The aim of this study was to investigate the relationship between changes in breast density during menopause and breast cancer risk.
This study was a retrospective, longitudinal cohort study for women over 30 years of age who had undergone breast mammography serially at baseline and postmenopause during regular health checkups at Samsung Medical Center. None of the participants had been diagnosed with breast cancer at baseline. Mammographic breast density was measured using the American College of Radiology Breast Imaging Reporting and Data System.
During 18,615 person-years of follow-up (median follow-up 4.8 years; interquartile range 2.8–7.5 years), 45 participants were diagnosed with breast cancer. The prevalence of dense breasts was higher in those who were younger, underweight, had low parity or using contraceptives. The cumulative incidence of breast cancer increased 4 years after menopause in participants, and the consistently extremely dense group had a significantly higher cumulative incidence (CI) of breast cancer compared with other groups [CI of extremely dense vs. others (incidence rate per 100,000 person-years): 375 vs. 203, P < 0.01].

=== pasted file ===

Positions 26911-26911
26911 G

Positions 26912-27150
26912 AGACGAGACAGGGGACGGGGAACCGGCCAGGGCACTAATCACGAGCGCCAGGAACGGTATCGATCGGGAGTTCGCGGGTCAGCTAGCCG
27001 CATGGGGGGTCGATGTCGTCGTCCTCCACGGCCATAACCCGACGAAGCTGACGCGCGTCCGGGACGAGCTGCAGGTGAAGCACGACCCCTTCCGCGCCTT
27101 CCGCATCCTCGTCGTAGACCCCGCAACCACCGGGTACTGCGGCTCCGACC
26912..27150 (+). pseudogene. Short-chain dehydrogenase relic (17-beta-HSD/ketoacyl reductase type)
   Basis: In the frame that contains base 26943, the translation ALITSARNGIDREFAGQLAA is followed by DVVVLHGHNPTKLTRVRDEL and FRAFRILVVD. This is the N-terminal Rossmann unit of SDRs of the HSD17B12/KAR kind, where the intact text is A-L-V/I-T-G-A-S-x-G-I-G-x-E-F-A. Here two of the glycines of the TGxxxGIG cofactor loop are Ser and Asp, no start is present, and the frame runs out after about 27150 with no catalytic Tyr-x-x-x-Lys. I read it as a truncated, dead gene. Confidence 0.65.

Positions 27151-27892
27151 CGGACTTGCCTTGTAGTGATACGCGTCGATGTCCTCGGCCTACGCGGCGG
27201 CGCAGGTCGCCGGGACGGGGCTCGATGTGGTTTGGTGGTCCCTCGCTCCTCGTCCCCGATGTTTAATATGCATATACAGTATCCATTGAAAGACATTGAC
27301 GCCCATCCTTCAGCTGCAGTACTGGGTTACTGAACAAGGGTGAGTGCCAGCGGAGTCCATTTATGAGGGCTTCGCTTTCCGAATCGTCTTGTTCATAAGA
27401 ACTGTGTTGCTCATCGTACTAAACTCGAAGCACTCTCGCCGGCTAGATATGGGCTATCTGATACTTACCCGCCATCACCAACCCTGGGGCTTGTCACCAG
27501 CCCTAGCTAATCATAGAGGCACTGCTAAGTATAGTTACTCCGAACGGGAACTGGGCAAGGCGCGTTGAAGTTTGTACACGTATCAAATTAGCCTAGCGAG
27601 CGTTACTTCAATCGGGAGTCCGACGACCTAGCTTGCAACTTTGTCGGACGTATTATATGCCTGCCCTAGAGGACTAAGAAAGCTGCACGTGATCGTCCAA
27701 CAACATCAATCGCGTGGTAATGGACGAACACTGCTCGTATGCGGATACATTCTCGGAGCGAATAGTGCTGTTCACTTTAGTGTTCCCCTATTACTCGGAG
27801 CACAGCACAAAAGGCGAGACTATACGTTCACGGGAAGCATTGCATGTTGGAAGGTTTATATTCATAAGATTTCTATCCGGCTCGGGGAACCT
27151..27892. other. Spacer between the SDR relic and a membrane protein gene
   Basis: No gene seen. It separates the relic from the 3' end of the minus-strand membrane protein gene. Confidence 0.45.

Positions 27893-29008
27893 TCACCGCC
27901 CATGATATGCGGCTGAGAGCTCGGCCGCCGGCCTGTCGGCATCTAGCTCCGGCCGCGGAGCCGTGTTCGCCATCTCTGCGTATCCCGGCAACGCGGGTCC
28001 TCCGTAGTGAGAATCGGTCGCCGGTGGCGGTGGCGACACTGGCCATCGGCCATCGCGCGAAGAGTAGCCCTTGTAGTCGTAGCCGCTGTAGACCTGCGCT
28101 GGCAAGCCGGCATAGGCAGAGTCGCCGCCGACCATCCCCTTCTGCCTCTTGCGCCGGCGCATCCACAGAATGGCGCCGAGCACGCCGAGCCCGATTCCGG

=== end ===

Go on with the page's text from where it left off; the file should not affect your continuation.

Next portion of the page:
Korean women whose breast density was extremely dense before menopause and who maintained this density after menopause were at two-fold greater risk of breast cancer.
Extremely dense breast density that is maintained persistently from premenopause to postmenopause increases risk of breast cancer two fold in Korean women. Therefore, women having risk factors should receive mammography frequently and if persistently extremely dense breast had been detected, additional modalities of BC screening could be considered.